We’ll see how this ends up working out this year, and next year too.  Hopefully we didn’t make a mistake (especially given upcoming changes to the tax code)!  If a tax plan that limits the property tax deduction to 10K really does pass, then I will send out the second property tax check before December 31st and our annual charitable giving then too.  I put a note in our google calendar to double check on things sometime in December.

Do you itemize your taxes?  Do you play any fun games with timing for tax purposes?

Link love: the links concierge

I’m here with a hand-selected variety of tweets, along with any other links we could dredge up for fun or interest.  Please enjoy!

Racism is shitty.

Pumpkin being gross.

For trash people who argue the civil war wasn’t about slavery: http://lmgtfy.com/?q=%22cornerstone+speech%22

Why is California great?

Get Rich Slowly is going through some changes.

Science is awesome!

Here’s a twitter thread that should have been a blog post, about adoption.

Republican politicians are trash. But you can enroll in Obamacare during open enrollment now!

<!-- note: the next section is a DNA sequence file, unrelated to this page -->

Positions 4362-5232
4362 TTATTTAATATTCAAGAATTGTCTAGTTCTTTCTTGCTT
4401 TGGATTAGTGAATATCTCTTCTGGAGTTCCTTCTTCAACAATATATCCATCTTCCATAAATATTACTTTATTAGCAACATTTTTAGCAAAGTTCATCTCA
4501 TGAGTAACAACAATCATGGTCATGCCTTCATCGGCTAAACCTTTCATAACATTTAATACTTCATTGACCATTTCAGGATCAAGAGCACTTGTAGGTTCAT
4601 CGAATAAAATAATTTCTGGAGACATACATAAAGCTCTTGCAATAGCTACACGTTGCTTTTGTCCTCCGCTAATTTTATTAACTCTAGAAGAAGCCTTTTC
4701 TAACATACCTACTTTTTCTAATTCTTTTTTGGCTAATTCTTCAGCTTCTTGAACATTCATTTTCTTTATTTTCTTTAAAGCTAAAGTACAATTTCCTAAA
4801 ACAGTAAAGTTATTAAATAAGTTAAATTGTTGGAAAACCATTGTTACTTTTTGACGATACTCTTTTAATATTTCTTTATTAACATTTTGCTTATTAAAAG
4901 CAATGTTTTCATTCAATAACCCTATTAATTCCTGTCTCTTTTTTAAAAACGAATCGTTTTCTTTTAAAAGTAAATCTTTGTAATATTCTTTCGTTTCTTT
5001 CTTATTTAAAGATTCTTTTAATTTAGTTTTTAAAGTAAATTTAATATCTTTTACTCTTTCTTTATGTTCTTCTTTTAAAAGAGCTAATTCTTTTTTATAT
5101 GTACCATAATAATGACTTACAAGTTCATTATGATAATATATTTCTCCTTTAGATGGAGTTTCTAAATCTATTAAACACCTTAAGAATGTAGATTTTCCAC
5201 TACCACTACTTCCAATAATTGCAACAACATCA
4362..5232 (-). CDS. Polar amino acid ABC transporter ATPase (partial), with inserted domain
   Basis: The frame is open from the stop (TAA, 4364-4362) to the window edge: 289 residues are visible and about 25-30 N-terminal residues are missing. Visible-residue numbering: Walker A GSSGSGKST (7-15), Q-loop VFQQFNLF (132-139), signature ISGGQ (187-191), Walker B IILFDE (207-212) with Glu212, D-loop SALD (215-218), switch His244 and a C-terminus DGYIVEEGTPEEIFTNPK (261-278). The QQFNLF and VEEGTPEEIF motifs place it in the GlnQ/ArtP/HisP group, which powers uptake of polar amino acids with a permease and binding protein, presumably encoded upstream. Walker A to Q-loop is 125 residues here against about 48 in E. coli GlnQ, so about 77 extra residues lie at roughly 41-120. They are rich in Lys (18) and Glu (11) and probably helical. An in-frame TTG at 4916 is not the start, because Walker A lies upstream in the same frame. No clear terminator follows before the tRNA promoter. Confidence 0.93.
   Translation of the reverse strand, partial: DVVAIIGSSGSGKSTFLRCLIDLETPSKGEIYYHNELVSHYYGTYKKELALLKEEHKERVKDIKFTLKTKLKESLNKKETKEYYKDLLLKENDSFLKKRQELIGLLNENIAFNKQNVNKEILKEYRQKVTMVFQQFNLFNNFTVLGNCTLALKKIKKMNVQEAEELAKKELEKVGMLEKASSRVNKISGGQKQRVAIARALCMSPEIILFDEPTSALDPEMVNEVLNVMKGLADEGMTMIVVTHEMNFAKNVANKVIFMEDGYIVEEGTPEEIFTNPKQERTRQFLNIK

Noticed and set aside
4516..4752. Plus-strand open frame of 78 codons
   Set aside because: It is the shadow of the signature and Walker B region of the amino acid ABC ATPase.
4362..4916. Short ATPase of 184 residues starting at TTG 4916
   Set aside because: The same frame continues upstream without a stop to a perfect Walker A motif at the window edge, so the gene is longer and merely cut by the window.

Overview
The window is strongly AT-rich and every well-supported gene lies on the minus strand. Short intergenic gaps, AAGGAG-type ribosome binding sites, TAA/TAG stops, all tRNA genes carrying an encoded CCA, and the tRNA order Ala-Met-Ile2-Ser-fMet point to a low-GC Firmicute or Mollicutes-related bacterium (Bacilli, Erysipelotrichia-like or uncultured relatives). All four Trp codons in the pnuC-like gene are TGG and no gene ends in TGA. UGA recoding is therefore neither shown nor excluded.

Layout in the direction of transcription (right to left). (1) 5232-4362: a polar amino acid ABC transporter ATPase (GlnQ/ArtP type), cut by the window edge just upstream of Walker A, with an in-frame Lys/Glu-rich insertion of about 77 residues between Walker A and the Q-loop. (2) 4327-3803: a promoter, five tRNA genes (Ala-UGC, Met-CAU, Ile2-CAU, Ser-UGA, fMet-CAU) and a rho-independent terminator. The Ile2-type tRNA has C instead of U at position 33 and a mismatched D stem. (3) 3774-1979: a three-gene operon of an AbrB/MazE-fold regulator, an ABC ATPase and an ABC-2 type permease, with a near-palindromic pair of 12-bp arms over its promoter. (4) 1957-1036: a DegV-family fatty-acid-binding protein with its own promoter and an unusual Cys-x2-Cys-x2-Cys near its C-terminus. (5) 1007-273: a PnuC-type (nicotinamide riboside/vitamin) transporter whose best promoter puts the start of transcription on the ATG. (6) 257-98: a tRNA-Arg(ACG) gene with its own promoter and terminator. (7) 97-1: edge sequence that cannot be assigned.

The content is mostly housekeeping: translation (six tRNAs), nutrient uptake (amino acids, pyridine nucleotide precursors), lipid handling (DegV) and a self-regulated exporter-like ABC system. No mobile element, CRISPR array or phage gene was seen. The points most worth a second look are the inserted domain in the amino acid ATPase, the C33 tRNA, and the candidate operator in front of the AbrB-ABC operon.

Don’t forget DST ends this weekend, for those to whom it applies.  Woo.

Ask the grumpies: Apps for 3-5 year olds

The frugal ecologist asks:

You did a toddler app post I think, but any other apps that your little one is into? Thinking for the 3-5 set….

Ooh, we need to know the answer to this question too.

We did like endless words, but boy was it an ipad memory hog.  I had to delete it eventually.  Starfall was another favorite, though we’ve just let it lapse since DC2 has really outgrown it.  ABCMouse seems pretty similar to Starfall– I don’t know if it is worth the cost, but we just got it free for the year with DC2’s kindergarten.  It’s fun, but too easy for DC2 right now– but it would have been good when DC2 was 3!